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Chicago Public Schools Expected To Announce Plan For Only Remote Learning; Chicago Teachers Union Had Called For Possible Strike Vote

CHICAGO (CBS) -- The Chicago Public Schools are expected to announce a plan for remote learning to start the 2020-2021 school year amid the coronavirus pandemic.

The announcement is expected on Wednesday, a source told CBS 2 Political Investigator Dana Kozlov.

That news came after an announcement that the Chicago Teachers Union planned to hold an emergency House of Delegates meeting early next week to discuss a possible strike vote, in an effort to pressure CPS into starting the school year with remote learning.

In an earlier statement, CPS spokeswoman Emily Bolton said "Nothing is more important than the health and safety of our students and staff, and Chicago Public Schools won't open its doors on September 8 if public health officials don't deem it safe to do so."

"We continue to gather community feedback and closely monitor the public health data before making any final determinations for what learning will look like this fall," Bolton added.

RELATED: Multiple Teachers' Unions Around Illinois Consider Strikes If They Are Asked To Return To School And It's Not Safe

Last month, Mayor Lori Lightfoot and CPS leadership announced plans for a hybrid model of remote learning and in-class instruction for the fall, which would have most students in classes two days per week. Parents would have the choice to opt out of the hybrid model, and have their students learning entirely by remote means.

Last week, CPS gave parents until Aug. 7 to decide between the hybrid model and remote learning. The district said it needs time to finalize plans for delivering full-time remote learning based on how many students opt out of the hybrid model.

The district also held a series of virtual meetings last week to discuss the back-to-school plan, and is reviewing thousands of responses to surveys regarding CPS plans for the fall.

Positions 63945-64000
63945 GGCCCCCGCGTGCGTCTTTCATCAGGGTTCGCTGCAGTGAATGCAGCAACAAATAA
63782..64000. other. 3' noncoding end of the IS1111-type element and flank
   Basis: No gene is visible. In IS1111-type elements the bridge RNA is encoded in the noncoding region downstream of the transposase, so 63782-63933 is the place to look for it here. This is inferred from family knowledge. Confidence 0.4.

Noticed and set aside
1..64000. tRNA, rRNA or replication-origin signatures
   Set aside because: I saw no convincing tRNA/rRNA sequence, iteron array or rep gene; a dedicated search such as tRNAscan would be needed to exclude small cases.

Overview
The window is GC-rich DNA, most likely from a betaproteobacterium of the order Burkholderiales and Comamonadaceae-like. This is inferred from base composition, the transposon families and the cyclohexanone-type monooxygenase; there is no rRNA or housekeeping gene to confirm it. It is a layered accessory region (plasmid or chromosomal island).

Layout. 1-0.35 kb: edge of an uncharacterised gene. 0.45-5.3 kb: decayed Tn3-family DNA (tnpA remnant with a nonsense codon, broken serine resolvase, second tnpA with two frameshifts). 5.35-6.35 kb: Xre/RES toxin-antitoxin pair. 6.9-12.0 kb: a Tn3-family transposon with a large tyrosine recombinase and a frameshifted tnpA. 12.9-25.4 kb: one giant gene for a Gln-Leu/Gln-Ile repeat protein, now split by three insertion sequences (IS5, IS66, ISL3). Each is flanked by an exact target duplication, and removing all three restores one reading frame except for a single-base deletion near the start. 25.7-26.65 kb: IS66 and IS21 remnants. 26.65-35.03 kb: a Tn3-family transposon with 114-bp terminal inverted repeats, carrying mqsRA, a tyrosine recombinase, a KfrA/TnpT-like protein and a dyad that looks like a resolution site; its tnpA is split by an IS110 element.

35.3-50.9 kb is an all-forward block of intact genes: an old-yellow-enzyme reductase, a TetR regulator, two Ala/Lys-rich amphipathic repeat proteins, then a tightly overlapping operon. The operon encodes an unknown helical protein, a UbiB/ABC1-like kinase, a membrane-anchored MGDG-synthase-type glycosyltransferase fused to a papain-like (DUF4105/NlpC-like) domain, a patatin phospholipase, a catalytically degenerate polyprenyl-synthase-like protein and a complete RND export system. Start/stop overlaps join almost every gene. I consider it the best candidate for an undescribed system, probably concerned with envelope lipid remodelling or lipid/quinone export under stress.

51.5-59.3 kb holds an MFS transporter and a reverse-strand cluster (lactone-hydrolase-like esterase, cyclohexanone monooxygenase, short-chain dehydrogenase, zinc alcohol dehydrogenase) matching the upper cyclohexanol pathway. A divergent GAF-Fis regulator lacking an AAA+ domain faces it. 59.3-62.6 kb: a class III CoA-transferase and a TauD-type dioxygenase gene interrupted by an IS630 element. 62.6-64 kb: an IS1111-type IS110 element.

While the mayor and CPS officials have said a final decision on whether there will be any in-person classes won't be made until later this month, the union has said the only safe choice for students and staff is an entirely remote model for the start of the school year, due to the current condition of the COVID-19 pandemic.

"We confront a terrifying reality: COVID-19 cases are surging across the nation, while [President Donald] Trump has successfully bullied the CDC to revise its 'guidelines' and risk the lives of students, their families and their educators by forcing in-person learning this fall. At the same time, Chicago Mayor Lori Lightfoot has re-imposed stringent regulations on bars, restaurants and fitness clubs to try to tamp down Chicago's own increase in COVID-19 cases," CTU President Jesse Sharkey said in a statement last month, one week after CPS released its plan.

"Yet Lightfoot and her hand-picked board of education are committed to putting students and their educators back in schools in barely a month, while CPS' charter operators are planning to reopen in less than two weeks," Sharkey added. "This is both dangerous and profoundly inequitable for South and West side neighborhoods, where cases are rising again and which are already bearing the brunt of mortality and morbidity from the pandemic."

Under the earlier CPS plan for the fall, students in kindergarten through 10th grade would have two days of in-person classes, two days of independent remote learning, and one day of real-time virtual instruction on Wednesdays.

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Essentially, those students would have been divided into two groups – one group taking in-person classes every Monday and Tuesday while the second group is at home, the second group taking in-person classes every Thursday and Friday while the first group is at home, and both groups doing real time remote learning every Wednesday.

High school juniors and seniors would have done do the majority of their learning at home, except for those who need in-person vocational instruction, or other supports that can't be provided remotely.

Students in special education clusters would have been in classrooms full-time, due to their unique needs, and the smaller size of their programs, according to CPS.

News of that possible strike vote comes less than a year after CTU members walked off the job for 11 days last fall, in a contract dispute with the Lightfoot administration, the fourth longest teachers' strike in Chicago history.

A total of 75 percent of the 26,000 members would need to approve a strike.

All of this happens to come on Mayor Lori Lightfoot's 58th birthday.

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